Monday, October 23, 2006
Jerry Seinfeld is right. Again. On his most recent public appearance, Seinfeld surprised everybody (besides Jon Stewart) by showing up at "The Night of Too Many Stars," a benefit for autism education that aired on Comedy Central on October 15th. During his observations, he focused on the cell phone for a bit and related the confusion, anxiety, and depleted feeling we – as slaves to the RAZR – go through as our bars disappear. Seinfeld doesn't use the word, but I know that when my digital leash turns off, "fuck" becomes as key to my vocabulary as "the."
On my most recent visit to Rosemary's Greenpoint Tavern, my screen was black and my wrist was bare, so I asked the fellow seated next to me for the time. Thirty minutes later, Jeff Maze was relating to me the painter's plight in an increasingly gentrified New York. He used to live around the corner from Rosemary's, which is on Bedford Ave. in Williamsburg, but he couldn't afford the rent and he (and many of his artist friends) call Bushwick their new home. He was back that night to visit "the only original left in the whole neighborhood."
Jeff Maze is right. A walk through Rosemary's is like a ride in Doc Brown's DeLorean – hipsters, boutiques, and Smiths t-shirts turn into blue collars, Beer Nuts, and mustaches - serious mustaches. It's not exactly time travel, but it's traveling, alright. The proprietor, herself, hardly ever shows her face and I've never spoken with her, but she has a couple of replicas – older, diminutive Polish women with Jayne Mansfield locks – that enforce the rules (one being that no games can be played, including chess, because Rosemary says so) and pour the beer (into gigantic Styrofoam cups).
One can only assume that Rosemary's main duty is decorating. And, boy, does she ever. As the seasons change, so do the holidays, and so do the gaudy, overwrought, and downright kickass lights, plastic figures, and paper hangy thingies. It feels like your grandmother's attic exploded in this place…and there's beer, too!
And some of the people might as well be in your grandmother's bridge club.
The older gent at the corner of the bar who puts the coaster that reads "Out for a smoke" on his empty beer and steps outside. (The bartender always gives him a refill, sometimes takes a few bills from his standard pile, sometimes not.)
John, the troubled Vietnam Vet, who's losing his hair from stress and losing it for Kansas when they're on the jukebox. (In retrospect, it was a bad idea to wave my hands wildly in front of his face; he told me he wouldn't think twice about stabbing me. He did give his sunglasses to my pal, though.)
And, Jeff, who was back in the only place he felt comfortable with in Williamsburg. And why not? Like a drunken, dysfunctional family Christmas (or Halloween, Fourth of July, or St. Patrick's Day), this is a place that calls you back. The first time I went to Rosemary's, it wreaked of paint that had been recently applied to the pipes. The pipes heated up and my head was light before my first sip of Budweiser. I wonder if Rosemary asked Jeff to do it.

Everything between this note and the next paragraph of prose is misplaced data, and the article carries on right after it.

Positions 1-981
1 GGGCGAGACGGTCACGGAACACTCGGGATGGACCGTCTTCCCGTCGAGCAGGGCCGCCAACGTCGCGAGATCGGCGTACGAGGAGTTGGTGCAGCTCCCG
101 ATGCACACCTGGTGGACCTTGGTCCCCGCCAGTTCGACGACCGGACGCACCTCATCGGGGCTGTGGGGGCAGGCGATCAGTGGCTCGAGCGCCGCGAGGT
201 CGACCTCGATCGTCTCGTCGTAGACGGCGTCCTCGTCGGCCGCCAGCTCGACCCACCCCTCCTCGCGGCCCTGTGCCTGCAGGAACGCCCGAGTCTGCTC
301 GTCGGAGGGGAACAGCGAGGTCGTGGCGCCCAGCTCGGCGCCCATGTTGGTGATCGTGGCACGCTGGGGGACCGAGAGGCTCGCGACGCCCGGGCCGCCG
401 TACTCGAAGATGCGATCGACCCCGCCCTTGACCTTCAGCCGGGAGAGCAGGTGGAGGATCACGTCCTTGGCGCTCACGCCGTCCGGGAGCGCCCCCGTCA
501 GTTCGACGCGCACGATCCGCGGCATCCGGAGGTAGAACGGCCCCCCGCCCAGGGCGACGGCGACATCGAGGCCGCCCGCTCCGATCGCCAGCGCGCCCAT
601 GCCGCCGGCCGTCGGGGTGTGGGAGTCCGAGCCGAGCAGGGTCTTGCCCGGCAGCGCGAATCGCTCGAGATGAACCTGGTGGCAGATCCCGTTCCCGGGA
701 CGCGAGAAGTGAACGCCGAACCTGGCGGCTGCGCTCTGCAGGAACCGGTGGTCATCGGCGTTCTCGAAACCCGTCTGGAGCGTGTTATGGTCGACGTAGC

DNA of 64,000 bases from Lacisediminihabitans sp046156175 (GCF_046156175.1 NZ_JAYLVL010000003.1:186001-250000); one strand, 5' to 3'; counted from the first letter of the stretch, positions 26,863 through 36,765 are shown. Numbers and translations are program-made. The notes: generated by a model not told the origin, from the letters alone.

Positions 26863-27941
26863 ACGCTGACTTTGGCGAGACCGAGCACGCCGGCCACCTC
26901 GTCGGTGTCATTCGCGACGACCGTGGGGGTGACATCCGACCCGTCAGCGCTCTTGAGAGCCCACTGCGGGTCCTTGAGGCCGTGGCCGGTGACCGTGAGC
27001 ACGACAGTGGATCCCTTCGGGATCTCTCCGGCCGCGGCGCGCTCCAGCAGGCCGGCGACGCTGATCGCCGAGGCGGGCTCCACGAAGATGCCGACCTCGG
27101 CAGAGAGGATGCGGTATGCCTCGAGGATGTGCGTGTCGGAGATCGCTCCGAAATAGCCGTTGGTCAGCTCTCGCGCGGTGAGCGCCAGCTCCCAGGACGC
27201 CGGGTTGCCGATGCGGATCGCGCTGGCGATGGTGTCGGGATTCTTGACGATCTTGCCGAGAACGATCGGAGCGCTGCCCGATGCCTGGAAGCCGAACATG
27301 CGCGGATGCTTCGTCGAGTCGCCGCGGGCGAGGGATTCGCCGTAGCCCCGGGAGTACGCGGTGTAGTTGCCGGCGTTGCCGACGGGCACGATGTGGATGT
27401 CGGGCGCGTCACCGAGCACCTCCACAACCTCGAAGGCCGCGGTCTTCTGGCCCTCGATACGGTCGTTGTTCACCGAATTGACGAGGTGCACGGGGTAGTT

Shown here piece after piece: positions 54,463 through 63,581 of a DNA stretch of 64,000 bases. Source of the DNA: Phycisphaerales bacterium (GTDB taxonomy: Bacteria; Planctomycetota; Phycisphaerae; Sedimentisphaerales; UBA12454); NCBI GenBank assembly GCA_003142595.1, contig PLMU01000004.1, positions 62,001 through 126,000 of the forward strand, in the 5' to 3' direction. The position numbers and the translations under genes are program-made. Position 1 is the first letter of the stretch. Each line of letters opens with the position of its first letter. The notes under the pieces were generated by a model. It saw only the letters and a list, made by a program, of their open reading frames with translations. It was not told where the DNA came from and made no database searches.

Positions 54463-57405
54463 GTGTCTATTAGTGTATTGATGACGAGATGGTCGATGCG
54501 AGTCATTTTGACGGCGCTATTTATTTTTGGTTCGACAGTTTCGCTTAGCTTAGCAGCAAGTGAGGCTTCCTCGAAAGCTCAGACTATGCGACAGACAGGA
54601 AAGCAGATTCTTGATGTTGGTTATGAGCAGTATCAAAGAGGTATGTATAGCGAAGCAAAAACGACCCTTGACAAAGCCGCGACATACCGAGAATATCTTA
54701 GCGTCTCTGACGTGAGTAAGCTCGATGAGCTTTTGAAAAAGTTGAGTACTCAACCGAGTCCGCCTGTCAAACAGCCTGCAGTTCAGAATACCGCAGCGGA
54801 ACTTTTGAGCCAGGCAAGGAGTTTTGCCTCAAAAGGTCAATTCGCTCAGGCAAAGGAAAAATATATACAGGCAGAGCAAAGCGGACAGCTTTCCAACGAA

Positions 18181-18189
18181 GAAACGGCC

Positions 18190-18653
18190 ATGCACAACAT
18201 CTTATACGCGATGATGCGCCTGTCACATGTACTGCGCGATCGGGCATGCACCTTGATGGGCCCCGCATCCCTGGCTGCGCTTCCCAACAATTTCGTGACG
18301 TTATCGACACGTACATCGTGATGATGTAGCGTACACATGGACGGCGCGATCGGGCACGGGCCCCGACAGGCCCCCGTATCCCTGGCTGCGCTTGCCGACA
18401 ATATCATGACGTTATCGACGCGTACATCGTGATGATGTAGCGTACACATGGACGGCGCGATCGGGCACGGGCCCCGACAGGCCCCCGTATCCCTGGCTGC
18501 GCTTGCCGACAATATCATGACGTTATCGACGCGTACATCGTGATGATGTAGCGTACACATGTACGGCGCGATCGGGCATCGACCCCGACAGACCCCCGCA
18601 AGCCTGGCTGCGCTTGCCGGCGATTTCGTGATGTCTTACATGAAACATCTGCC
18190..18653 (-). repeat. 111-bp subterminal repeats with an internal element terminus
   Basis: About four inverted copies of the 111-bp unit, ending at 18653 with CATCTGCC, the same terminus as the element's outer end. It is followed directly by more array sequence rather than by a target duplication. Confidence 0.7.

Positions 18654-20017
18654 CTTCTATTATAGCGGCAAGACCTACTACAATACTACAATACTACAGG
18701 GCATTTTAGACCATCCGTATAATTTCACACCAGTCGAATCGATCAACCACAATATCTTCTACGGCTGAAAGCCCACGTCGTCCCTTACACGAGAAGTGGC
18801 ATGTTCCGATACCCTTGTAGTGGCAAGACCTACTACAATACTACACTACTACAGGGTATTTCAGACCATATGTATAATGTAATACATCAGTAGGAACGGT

Tuesday, October 03, 2006
Continental Airlines Arena – East Rutherford, New Jersey
Ron Ziegler: Hello and welcome to you all. I see some familiar faces and a few more gray hairs. Woodward. Bernstein. Anyhow, my boss has called you all here to respond to remarks made last week by Venezuelan President Hugo Chavez. He has a few initial comments and will take your questions after he's finished.
The Devil: I know what you're all thinking: "Why would The Devil come up to Earth for the first time in almost 2,000 years?" Well, first of all, it hasn't been that long. I come up quite a bit in different forms inanimate and not: van Gogh's razor, Bill Buckner's glove, the producers of "America's Next Top Model." I pay close attention to what's going on up here, fight with the man way upstairs about potential prospects, and spend my summers in the Gaza Strip. So, the other day I'm swinging by Celine's show in Vegas and I get a message from Stalin on my Blackberry. It says, "Better to reign in Venezuela than serve in the United States." I know this is code for something, so I give him a call. The news freak that he is, he fills me in on this little speech Chavez gave at the U.N. comparing me to The President of the United States. And, I have to say that, personally, I was offended. I'll take your questions, now. Yeah, Helen.
Helen Thomas: I'm…I'm sorry. Did you say you were offended?
The Devil: Yes, of course I am. I mean we have some things in common. We were raised Christian, we both like to haze newcomers, we both live in the shadows of our predecessors, and, hell, I like war, too. But, if you're going to kill, at least do a good job. Milton wrote, "For what can war, but endless war, still breed?" I like to think he was talking about ineffective war.
Thomas: I don't know what to say. Did you just quote Milton?
The Devil: The best biographer you could ask for.
Thomas: And now you're anti-war?
The Devil: No, no, no. I'm still as evil as they come. And even though the wars that Doctor Doofus is waging are very evil – they were unfounded, preemptive, costly, and violent – I'm just not comfortable with our association anymore. Not to mention oil greed, taxation imbalances, homosexual condemnation, Gitmo, Katrina, wiretapping, Abramoff, Plamegate, immigration…the list goes on, as I'm sure you know. I can't figure him out; he does everything evil so half-heartedly. He has messed up everything he's gotten his hands on and now he's messed up evil, itself.